6.  Record numbers of fans:

Make a note of the current numbers of fans. The larger the number of fan base the more the chances of customers or prospects engaging with the brand. This contributes to customer equity and ultimately to brand equity.

7. The Frequency and Recency of  the organisation’s Facebook updated:

Make a note of the date when an update was made to the page (Recency) and the number of times in a day, week or Month the page was updated (frequency). This indicates a healthy engagement level between the brand owners and the target audience.

8. Specific Facebook apps or automation:

List any evidence of the use of apps by the organisation/ brand. Is the right combination of apps being adopted? Apps are now available by industry verticals.


Love to hear form my readers of any other issues from a marketing perspective that is worth looking at in completing a social media marketing audit on Facebook.

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Social Media Marketing Audit

In the clutter of today’s social marketing landscape, it can be rather overwhelming for organisations and brands transitioning from a culture of maintaining a sole presence in traditional media to developing a hybrid communication strategy by including social media in the marketing communications mix.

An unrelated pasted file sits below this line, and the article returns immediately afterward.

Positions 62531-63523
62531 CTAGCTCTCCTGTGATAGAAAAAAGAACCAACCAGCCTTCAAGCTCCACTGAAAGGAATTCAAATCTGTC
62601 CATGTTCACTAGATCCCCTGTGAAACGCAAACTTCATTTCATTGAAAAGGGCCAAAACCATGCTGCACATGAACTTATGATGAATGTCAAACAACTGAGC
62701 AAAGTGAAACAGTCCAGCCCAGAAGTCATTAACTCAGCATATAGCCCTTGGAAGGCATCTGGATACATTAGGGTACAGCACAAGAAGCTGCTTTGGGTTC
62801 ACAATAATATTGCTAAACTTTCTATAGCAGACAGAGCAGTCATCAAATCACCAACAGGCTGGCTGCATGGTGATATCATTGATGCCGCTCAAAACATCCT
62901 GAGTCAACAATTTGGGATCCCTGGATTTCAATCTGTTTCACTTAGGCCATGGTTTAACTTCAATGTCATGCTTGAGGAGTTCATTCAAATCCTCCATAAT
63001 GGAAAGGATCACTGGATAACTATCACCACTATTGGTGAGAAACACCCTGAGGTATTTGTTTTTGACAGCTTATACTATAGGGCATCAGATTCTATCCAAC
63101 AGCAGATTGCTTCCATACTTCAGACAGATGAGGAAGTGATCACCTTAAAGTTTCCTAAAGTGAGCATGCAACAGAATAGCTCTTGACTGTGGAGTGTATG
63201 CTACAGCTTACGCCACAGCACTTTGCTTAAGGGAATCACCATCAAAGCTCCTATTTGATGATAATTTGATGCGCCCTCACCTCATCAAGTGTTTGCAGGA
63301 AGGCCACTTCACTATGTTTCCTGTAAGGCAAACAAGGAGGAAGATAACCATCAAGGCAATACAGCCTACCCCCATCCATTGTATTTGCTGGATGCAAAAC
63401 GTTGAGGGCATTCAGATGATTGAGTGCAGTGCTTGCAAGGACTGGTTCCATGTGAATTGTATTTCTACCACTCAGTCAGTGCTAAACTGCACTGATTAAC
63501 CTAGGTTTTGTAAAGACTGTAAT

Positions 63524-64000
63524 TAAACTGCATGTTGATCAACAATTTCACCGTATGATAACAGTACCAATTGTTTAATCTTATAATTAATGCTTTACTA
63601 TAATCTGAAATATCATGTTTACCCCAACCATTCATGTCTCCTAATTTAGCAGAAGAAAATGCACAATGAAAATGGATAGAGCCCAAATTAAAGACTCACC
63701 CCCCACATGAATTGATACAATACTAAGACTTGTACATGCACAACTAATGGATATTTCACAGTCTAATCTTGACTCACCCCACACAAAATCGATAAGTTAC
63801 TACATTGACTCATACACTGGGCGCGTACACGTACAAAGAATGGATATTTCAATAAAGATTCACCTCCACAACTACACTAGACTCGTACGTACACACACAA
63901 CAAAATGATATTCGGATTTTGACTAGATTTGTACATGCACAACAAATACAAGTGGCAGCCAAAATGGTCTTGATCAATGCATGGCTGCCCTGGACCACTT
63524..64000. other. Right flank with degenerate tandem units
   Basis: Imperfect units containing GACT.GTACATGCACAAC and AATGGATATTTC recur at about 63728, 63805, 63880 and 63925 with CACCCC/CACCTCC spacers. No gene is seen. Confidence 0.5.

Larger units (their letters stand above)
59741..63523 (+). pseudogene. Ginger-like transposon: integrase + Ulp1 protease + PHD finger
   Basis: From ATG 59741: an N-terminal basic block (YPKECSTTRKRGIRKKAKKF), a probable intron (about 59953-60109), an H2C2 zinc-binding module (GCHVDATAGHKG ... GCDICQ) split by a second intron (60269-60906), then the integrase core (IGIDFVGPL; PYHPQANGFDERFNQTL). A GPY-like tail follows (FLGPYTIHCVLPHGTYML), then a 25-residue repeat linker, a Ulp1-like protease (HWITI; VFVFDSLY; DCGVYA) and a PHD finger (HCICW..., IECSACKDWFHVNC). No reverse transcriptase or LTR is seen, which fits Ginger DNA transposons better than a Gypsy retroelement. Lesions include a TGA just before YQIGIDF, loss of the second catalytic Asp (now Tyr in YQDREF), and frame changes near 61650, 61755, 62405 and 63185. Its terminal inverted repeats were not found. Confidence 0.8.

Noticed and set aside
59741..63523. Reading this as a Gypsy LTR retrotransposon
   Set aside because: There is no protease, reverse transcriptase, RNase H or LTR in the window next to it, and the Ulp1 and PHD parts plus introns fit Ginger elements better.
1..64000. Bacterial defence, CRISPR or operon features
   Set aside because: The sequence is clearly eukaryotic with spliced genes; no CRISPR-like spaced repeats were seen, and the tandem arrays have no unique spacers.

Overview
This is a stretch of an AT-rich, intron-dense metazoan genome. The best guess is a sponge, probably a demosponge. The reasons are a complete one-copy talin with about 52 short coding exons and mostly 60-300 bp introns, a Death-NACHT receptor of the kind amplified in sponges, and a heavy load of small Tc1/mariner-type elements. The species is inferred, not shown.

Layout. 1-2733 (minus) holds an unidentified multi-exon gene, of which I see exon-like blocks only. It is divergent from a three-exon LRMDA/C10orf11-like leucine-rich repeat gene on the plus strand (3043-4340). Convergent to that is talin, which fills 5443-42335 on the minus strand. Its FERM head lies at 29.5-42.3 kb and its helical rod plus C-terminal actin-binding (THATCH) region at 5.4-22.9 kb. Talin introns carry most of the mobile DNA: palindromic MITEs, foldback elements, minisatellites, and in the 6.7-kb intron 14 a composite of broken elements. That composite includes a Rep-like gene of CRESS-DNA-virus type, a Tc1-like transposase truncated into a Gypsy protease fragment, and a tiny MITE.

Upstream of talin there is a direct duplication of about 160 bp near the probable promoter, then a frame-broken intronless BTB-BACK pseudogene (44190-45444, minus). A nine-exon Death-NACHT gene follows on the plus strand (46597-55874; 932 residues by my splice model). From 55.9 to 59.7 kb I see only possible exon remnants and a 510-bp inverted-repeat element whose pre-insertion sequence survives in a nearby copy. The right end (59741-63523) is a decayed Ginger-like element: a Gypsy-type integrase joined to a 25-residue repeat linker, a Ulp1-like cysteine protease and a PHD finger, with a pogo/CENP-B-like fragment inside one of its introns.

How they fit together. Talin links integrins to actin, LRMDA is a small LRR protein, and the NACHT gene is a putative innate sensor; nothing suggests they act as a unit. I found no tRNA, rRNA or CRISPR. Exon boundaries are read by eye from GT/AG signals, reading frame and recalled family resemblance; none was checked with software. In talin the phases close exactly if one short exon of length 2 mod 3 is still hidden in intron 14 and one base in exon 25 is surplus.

All too often companies fall into the Facebook/Twitter/blog bandwagon with a striking absence of proper research, strategy, and a lack of clearly defined objectives supporting the decision to establish a marketing presence in the social media space. As a marketer tasked with the responsibility to successfully make the critical transition for organisations and brands from mainstream media to establishing a strategic social media presence, you probably have more questions than answers, such as:

  • Yes, engaging in the social media space seems the way forward, but where do I begin?
  • What are our competitors doing?
  • If we’re going social, who in our organisation is going to be in the driver’s seat? Who are our internal ‘champions’?
  • Where do I find most of our customers or prospects in the social media landscape? Which social media platforms should I adopt? Which ones should I stay away from?
  • When we’ve found these customers and prospects in the social media space, how do I then engage with them?

If these are some of the questions that causes you to procrastinate in taking the next step to achieving a strategic presence in social media, then you’re not alone.